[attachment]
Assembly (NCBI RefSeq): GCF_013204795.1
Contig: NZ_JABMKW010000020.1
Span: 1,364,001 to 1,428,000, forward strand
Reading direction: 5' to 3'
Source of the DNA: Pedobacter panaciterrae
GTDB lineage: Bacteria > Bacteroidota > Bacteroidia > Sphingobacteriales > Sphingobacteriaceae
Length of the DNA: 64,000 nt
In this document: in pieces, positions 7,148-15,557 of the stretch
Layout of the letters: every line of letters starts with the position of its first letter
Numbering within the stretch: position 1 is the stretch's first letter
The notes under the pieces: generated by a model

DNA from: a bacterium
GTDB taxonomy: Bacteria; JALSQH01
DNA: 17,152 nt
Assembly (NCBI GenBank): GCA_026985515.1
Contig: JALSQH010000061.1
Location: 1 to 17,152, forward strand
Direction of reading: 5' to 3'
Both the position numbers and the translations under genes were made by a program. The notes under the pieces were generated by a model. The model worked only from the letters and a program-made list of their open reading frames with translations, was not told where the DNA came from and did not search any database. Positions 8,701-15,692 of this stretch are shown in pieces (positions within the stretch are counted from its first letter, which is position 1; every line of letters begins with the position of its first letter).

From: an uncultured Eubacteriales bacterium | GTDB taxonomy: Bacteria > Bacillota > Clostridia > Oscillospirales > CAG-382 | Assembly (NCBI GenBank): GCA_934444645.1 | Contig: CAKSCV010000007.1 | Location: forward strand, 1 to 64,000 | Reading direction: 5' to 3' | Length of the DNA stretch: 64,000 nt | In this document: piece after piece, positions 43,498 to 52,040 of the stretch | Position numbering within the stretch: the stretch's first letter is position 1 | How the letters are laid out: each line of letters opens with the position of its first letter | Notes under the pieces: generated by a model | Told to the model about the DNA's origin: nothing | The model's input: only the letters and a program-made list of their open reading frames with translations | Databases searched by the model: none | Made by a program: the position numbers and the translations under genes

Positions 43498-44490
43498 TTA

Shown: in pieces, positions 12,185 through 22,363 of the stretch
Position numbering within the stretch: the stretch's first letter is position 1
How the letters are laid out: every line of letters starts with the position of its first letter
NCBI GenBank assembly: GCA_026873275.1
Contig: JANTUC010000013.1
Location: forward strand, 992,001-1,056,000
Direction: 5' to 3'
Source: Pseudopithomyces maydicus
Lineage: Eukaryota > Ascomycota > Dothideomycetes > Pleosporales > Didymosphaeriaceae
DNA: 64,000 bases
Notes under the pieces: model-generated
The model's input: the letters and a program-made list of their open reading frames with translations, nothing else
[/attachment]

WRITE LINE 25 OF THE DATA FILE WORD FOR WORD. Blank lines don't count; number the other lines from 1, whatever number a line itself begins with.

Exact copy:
How the letters are laid out: every line of letters starts with the position of its first letter